My week long trip to Japan is over and it is nice to be home. Our flight in each direction was delayed by more than three hours. On the way up, a thunderstorm over Osaka prevented the plane from landing and we had to cool our heels on the tarmac in Nagoya until the skies cleared. A thirteen and a half hour journey turned into a toe curling sixteen and a half hour confinement within the belly of the plane. On the way back the delay occured on the ground, at the Dallas Fort Worth airport, due to "technical" problems. So after a 12 hour flight from Japan, the three hour transit time in Dallas dragged on to six and a half. We reached home at midnight - bedraggled and grimy. But Ali, our lonely cat who was left in the care of a petsitter was delighted to see us.
It was also fun to read the blog from a distance - enjoying the lively articles posted by Sujatha and Joe in my absence. (Dear Sujatha and Joe, thanks a lot. You don't have to stop just because I am back!)
This was my third trip to Japan in the last eight years. I have traveled to Japan each time strictly as a tourist, accompanying my husband who visits for professional reasons. The longest trip lasted two weeks. I do not speak the language except for a few common words and phrases. I have only lived in hotels, traveled to interesting places with the help and meticulous guidance of our many longtime Japanese friends, some of whom have accompanied us on our travels. And although I have had numerous unusual and interesting experiences in Japan, I have never really lived there and faced life on a mundane, day to day basis. It will be somewhat presumptuous therefore to claim any deep philosophical insight into Japanese culture and way of life based only on such limited, fun filled exposure to that country. The only thing I can say for sure is that every time I go there, I am struck by the picture post card beauty of Japan and the unfailing courtesy and friendliness of its people - not just our friends but also total strangers.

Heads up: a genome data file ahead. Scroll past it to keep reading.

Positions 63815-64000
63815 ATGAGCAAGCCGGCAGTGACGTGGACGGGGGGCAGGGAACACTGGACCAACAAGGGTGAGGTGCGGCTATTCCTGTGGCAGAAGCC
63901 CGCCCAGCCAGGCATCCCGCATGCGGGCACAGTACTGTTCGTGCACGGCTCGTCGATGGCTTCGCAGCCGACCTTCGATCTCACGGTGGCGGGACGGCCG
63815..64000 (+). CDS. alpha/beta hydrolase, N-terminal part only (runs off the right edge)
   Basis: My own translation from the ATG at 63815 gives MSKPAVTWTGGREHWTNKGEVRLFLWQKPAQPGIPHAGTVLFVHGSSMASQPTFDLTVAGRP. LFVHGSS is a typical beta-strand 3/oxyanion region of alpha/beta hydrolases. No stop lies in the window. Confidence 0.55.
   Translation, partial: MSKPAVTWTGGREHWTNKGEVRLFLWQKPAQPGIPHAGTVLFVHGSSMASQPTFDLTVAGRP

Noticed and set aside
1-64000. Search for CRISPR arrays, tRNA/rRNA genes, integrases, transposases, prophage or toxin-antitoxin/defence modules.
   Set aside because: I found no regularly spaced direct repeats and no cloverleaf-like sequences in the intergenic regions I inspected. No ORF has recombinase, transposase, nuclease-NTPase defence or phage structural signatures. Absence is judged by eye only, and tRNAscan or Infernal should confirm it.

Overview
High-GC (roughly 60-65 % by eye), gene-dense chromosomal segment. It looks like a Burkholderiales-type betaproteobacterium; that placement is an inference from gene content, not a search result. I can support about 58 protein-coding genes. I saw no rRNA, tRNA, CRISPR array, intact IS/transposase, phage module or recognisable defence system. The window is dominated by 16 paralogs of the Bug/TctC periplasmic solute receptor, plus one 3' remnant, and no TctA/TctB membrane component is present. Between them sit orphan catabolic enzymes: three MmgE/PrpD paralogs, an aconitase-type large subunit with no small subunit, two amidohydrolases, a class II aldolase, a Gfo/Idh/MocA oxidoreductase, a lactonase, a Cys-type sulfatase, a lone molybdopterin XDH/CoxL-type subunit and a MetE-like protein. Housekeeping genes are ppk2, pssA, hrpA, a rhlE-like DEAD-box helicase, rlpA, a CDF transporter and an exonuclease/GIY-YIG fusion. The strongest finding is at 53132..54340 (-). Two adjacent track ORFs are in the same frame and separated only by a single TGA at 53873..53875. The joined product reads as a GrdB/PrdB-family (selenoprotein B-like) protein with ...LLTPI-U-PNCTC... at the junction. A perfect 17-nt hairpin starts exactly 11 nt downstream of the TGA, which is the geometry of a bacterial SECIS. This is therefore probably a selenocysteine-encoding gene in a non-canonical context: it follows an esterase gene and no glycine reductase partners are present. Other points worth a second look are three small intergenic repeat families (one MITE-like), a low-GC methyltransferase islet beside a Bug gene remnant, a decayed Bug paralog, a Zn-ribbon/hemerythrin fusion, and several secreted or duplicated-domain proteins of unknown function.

Japan, I often like to say, is Disneyland masquerading as a country. It is neat, clean and everything works like clockwork. Smiling people bow to you at every juncture and in a couple of days, you too become adept at bowing deeply at strangers. White gloved workers clean roads, operate elevators and drive tourist taxis. Being a small country with very fast trains, it is possible to see a lot of Japan in a short time. To date, I have seen Tokyo, Kyoto, Osaka, Hiroshima, Nagasaki and Nara among the bigger cities and some picturesque little towns and islands in southern Japan - one of them atop an active volcano. Every place is spotless and the people friendly. Wild haired teenagers take the trouble to throw their cigarette butts and beer cans into the nearest trash receptacle. And most impressive, young women walk the streets alone, late at night in big cities without fear. I love the delicious food in Japan. But I can imagine vegetarians having a bit of a hard time there. Almost everything contains fish or meat. Pastries, tea and coffee are very, very good, and TV shows very, very bad. Japan is technologically highly advanced and the technology and modern conveniences are incorporated artistically and unobtrusively within the natural beauty of water, forests, mountains and ancient artefacts. Land is in short supply. Yet the Japanese are very conscious and concerned about maintaining as much of the natural beauty of their countryside as possible when building new structures. Recycling of trash is undertaken methodically and painstakingly by nearly every Japanese citizen (perhaps more about this practice another time). Another example of Japan unselfconsciously blending the ultra modern with the traditional; in most public places, bathrooms have western style commodes as well as Asian squatting toilets. (In a hotel in Tokyo, I once came across a women's bathroom where the taped sound of a waterfall plays in the background when the toilet is in use.)